Mary Blair started out as an animator for Walt Disney very early on She was brought over from the studio of Walt's one time friend and partner, but later competitor Ub Iwerks. Mary heavily influenced the look and feel of Cinderella, Peter Pan, and Alice in Wonderland, but also worked on other favorites like Dumbo and Lady and The Tramp.
Mary Blair left Disney in the 50's to pursue other career goals. However, leading up to the 1964 World's Fair, Disney asked Mary to be the creative guide for a project he was working on for UNICEF that would be sponsored by Pepsi-Cola. It's a Small World After all became one of the most popular attractions and enduring symbols of the '64 World's Fair.
Along with the ride's artistic design, Blair created a kinetic sculpture for the courtyard infront of the UNICEF pavilion entitled The Tower of Four Winds. Today, a scale model of this sculpture can be found in the grand concourse at Disney's Contemporary Resort.
Another piece of Blair's work towers over the concourse at the Contemporary in the form of a mural on the sides of the central elevators. This mural depicts Native American themes, albeit not very accurately (count the legs on the goats), in earth tones with the classic form that can be seen in It's a Small World.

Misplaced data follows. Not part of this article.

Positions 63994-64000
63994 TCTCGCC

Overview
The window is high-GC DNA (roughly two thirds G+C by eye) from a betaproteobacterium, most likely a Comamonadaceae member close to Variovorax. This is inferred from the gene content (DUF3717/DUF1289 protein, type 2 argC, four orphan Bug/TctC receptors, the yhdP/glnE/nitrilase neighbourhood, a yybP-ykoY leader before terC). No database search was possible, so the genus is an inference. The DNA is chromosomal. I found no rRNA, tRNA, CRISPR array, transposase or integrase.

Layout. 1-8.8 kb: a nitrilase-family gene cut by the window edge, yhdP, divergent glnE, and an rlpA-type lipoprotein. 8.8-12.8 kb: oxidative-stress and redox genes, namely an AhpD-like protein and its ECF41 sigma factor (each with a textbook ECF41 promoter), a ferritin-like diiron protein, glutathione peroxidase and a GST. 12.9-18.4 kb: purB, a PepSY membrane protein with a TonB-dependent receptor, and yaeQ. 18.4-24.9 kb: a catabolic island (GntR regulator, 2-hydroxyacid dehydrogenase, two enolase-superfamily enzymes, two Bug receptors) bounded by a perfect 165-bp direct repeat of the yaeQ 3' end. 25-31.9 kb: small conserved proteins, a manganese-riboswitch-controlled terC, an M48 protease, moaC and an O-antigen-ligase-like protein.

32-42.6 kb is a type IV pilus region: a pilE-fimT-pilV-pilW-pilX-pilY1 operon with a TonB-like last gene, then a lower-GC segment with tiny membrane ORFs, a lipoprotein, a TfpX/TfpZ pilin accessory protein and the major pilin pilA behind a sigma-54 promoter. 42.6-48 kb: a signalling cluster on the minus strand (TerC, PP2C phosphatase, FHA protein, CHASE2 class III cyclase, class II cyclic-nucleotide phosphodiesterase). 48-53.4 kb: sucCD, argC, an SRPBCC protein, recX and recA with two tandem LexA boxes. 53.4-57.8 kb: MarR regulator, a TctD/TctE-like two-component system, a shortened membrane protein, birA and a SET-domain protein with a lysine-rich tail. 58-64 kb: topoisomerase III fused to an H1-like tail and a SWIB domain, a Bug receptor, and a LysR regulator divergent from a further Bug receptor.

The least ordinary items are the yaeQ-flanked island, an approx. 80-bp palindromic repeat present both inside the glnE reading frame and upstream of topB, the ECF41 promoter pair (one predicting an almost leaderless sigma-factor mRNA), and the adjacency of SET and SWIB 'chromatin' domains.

Blair died suddenly at the age of 67 from a brain hemmorage. However, Blair left an indelible effect on the Theme Park industry as Small World has become a standard in ride design. Her artistic style continues to influence the creative minds of many people around the world.
As a tribute to Blair, Disney has release several items for sale at the Art of Disney Stores taken from her prints. You can purchase postcards, scarves, plates, and even a vase.Tweet
One correction: she didn't design the Tower of the Four Winds; that was done by fellow Imagineer, Rolly Crump. Likewise, while Blair deserves the most credit for designing "it's a small world," many others including Crump, Marc Davis, Alice Davis, and Blaine Gibson, were instrumental in creating the attraction.
Personally, I think this woman is both a genius and a pioneer. She seems to be one of the only female artists that Walt trusted. For that time, I think she broke bariers
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